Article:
Monday, 21 April 2014

Just getting started

One of the things I liked about RFCM games from the very beginning was the pre-game. Embedded in the game system was a simple scenario generator that meant games weren't simple points v points match ups. The best of these in the early days (and still now, in my opinion) was the original "AK47 Republic", with its slightly mad political tracks. They gave you a variable start up, they gave you a narrative and they didn't take very long about it.

For preference, if I'm running a game, I like a scenario with objectives. In a perfect world I'll have worked it out myself, and given briefings. Deployments will be predetermined or there'll be something in the set up that makes it clear who puts stuff out first, and what restrictions there are.

Getting toys on the table fairly is an old problem. Back if the old days deployment maps were often suggested, or the curtain down the middle of the table. I certainly use the former from time to time (I have deployment boards marked up in element widths), and Shedquarters is set up to allow for the latter (not often used, as it doesn't appeal to everyone).

If both players are putting out at the same time you have the classic problem of players keeping an eye on what the opponent is doing, to make sure your green infantry aren't lined up against his elite heavy cavalry. DBA has an interesting approach, with clearly defined attacker and defender, with the defender having the "unit switch" option.

In recent months I've experimented with players alternating deploying single units, which has provided some entertainment. Often I put the defenders down, and tell the attacker to get on with it.

Another old idea is deployment cards with dummies. This can work really well on a gridded board, as there's no issue with the foot print of the unit (I remember many, many, years ago doing this with cards and finding the units wouldn't fit in the space once revealed).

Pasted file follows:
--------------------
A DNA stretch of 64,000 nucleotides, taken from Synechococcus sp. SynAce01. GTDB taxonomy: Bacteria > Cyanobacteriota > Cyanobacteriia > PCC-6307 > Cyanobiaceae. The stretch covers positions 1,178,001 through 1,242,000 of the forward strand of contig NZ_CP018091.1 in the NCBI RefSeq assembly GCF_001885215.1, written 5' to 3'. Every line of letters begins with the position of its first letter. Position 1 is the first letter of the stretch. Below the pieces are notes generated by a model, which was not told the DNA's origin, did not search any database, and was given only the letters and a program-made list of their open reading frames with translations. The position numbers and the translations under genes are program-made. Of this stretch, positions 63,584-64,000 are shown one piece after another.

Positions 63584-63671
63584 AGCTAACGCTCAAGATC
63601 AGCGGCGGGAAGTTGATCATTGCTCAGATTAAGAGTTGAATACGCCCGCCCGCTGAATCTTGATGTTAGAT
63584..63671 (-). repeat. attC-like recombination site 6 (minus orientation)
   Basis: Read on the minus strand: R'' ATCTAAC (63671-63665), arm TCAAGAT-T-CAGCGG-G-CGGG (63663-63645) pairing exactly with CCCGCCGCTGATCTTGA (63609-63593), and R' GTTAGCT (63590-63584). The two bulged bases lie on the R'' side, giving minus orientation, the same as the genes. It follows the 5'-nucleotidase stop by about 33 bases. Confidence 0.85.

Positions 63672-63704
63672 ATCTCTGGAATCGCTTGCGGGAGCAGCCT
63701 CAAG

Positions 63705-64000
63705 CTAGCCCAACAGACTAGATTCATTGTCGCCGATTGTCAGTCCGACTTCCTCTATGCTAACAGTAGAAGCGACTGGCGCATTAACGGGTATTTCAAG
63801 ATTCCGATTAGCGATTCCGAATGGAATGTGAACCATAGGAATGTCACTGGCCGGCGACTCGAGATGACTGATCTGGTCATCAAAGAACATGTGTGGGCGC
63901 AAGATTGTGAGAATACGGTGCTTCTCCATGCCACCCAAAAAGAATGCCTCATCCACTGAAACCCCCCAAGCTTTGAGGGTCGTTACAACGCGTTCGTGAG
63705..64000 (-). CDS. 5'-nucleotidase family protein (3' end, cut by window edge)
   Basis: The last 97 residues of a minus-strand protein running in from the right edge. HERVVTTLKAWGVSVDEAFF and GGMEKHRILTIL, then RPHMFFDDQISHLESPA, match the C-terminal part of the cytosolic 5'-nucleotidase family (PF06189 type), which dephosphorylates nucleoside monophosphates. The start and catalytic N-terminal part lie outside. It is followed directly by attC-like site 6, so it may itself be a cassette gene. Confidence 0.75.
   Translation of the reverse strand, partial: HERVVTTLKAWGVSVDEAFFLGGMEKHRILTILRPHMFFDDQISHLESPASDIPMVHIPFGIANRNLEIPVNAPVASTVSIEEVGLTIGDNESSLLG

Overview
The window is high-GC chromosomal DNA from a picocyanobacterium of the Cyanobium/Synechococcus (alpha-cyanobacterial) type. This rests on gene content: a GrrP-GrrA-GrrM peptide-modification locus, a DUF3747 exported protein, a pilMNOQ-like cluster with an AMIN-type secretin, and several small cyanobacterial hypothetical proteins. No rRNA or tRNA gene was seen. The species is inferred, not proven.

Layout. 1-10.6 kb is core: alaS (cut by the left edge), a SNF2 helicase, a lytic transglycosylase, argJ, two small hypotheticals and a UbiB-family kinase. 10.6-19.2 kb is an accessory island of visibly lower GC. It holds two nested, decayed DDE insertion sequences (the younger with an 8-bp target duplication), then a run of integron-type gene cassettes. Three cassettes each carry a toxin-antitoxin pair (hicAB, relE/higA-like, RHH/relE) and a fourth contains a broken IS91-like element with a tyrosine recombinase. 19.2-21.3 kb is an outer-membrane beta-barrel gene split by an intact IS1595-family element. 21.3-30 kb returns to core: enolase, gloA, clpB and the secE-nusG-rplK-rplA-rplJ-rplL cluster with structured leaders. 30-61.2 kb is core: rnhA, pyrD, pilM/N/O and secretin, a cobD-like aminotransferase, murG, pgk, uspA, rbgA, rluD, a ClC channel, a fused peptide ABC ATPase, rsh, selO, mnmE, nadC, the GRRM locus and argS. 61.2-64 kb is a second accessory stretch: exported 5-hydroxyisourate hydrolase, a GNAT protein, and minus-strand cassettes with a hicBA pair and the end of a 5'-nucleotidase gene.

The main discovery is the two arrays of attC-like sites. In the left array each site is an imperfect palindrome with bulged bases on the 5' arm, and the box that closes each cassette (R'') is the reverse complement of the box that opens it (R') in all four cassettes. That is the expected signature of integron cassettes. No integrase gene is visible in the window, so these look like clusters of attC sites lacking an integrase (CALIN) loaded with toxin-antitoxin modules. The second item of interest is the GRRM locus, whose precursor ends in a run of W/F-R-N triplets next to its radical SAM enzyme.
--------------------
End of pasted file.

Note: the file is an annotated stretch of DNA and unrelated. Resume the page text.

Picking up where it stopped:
For this Wednesday's game I'm going to give deployment cards a go. We're revisiting the Sumerian rules, and I've put together some simple cards for the units using blanks and printer labels.

I don't think we'll go as far as them being face down until they can be sighted for the whole game. I think it'll be enough just to use them to layout where the units are.

If this turns out to be satisfactory I will revisit this for my other armies. I've got a couple of decks of spare blank cards in the desk, and in any event you can buy packs of cards for less than £1 these days.

Now outside into the sunshine, I think.



4 comments:

  1. Principles of War use a good system. Each side has a number of (farly large) bridage cards plus a couple of blanks. These are then moved until spotted when the brigade has to deploy on the card frontage. So a brigade may be a substantial part of the army, a small scouting or diversionary force or indeed a blank.

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    1. I've not played PoW, but I can see how that would work. As I said above there's nothing original in using cards for units, - it's just come round to the time for me to experiment with it again!

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  2. What I do is to have players assign their units to their various brigades before the battle. Then left to right, each positions his Brigadiers on the table top.

    Once Brigadiers are deployed, then players can go about positioning the units within the brigade (again, each player moving from his left to his right by brigade).


    -- Jeff

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    1. That's quite neat, and worthy of further consideration in a multi-player game. Thanks for the tip.

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